I (Shea) “learned” to color inside the lines when I was in kindergarten. The teacher gave us a blank drawing and some crayons. As we completed our project, she walked around the room giving feedback on our work. She said, “That’s nice Shea. Next time, try coloring inside the lines.” Without looking up I replied, “I just don’t see it that way.” For better or worse, that tends to be how I see the world. On occasion, however, I like to know where the lines are … especially when driving! When it comes to retirement planning, the “lines” are also called “limits.” You are limited in what you can stash away, limited in what you can double up on, and limited in what you can take out and when.
Ed Slott just released his Multiple Plan Table so that you can know your limits when doubling up on contributions. For those of you playing “catch-up,” you will find this table very useful.
I (Shea) am at that strange age when friends start losing their parents. It feels like I just graduated high school and yet, the same year as my 20-year high school class reunion, I’ve also attended several funerals. Some of my friends received an inheritance while others did not. I have witnessed firsthand the negative consequences that a lack of planning can leave on the adult child. Questions of whether or not it was fair or kind swirl around them and their siblings, causing self-doubt and pain. Oddly enough, it’s not about the money … it’s about the feeling of neglect, even if that wasn’t the intention.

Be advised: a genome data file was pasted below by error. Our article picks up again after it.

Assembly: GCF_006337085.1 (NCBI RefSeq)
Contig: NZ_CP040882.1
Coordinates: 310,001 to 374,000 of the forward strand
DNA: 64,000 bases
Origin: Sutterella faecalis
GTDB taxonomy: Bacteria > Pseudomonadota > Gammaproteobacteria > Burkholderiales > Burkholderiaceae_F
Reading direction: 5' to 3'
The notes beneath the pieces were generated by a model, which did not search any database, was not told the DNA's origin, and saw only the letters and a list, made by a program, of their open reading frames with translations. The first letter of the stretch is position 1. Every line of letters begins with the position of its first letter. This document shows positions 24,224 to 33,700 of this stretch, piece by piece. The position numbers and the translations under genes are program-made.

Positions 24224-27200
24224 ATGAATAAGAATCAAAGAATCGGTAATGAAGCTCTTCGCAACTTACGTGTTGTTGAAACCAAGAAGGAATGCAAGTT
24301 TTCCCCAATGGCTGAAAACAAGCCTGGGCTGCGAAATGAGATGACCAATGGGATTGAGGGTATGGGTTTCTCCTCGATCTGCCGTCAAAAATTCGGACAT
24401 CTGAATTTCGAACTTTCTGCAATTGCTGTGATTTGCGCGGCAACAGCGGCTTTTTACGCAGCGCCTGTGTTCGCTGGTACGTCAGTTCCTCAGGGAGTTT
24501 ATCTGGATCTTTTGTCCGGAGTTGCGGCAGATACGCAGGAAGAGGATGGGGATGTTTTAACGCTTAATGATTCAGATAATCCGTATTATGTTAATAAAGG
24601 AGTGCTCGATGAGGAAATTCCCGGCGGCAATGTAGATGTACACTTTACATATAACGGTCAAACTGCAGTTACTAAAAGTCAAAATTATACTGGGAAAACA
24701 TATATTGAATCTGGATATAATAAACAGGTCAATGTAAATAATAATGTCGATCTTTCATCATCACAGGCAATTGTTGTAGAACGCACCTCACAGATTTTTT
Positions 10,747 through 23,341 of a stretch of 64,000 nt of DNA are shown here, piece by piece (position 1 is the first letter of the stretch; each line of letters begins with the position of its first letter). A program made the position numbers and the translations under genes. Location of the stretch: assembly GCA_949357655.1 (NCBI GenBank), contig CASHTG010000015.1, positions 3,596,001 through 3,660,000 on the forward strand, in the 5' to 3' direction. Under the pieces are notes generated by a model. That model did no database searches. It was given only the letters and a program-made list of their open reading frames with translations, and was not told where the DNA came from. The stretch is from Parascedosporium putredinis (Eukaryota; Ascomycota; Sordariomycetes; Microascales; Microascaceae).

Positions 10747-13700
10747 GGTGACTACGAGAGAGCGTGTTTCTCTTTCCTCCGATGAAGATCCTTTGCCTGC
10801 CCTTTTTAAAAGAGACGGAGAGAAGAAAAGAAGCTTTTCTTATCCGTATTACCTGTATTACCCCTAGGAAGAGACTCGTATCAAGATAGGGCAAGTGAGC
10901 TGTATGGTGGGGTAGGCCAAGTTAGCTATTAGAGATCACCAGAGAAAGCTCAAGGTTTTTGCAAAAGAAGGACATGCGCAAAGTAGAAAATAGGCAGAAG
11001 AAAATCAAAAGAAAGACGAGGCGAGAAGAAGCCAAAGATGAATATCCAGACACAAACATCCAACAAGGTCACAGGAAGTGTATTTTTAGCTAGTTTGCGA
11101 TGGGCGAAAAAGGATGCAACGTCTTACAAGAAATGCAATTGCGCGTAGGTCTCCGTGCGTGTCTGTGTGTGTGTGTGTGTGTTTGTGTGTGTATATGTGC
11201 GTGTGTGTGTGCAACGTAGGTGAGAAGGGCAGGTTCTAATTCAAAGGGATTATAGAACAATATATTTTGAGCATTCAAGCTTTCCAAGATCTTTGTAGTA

Join us today when as find out how some people fail to plan. We’ll also hear some success stories too!
Word on the street is that Baby Boomers HATE the word “retirement.” They find other words for it, much in the same way they figured out how not to be called “Grandma” or “Grandpa.” They call it “Rewirement,” or “The Second Chapter,” or even “Vacation.” Regardless of what you want to call it, retirement itself becomes very real for those who are only one to two years out, ESPECIALLY when there is a downturn in the market.
By year-end 2018, the market dropped almost 20%, and advisors were warning investors to be ready for more volatility in 2019. All of the predictions in the world can’t prepare you for how you’ll need to rethink your money once you’ve collected your last paycheck.
According to the U.S. News & World Report, 80 percent of New Year’s resolutions fail by February. Thankfully, to help us stay in the 20 percent, Kiplinger’sreleased the “15 Steps to a Prosperous New Year.” While we can’t promise that you’ll be prosperous in 2019, we do know that if you aim at nothing, you’ll hit it every time. Why not make a checklist and work through it? Most financial changes are small and incremental … yet, over time, they can be significant!
I know, I know, you’re probably tired of talking about the New Year … and last year … and all of the past years! “Let’s just get on with it!” you say. We hear you loud and clear, but guess what? Ed Slott just released the “Top IRA Rulings of 2018” that will, of course, affect 2019. The list includes: Lower Tax Rates, IRA Recharacterization, Estate Tax Easing, Alimony Taxation and Plan Loans.
Please forgive us, but this show must be done!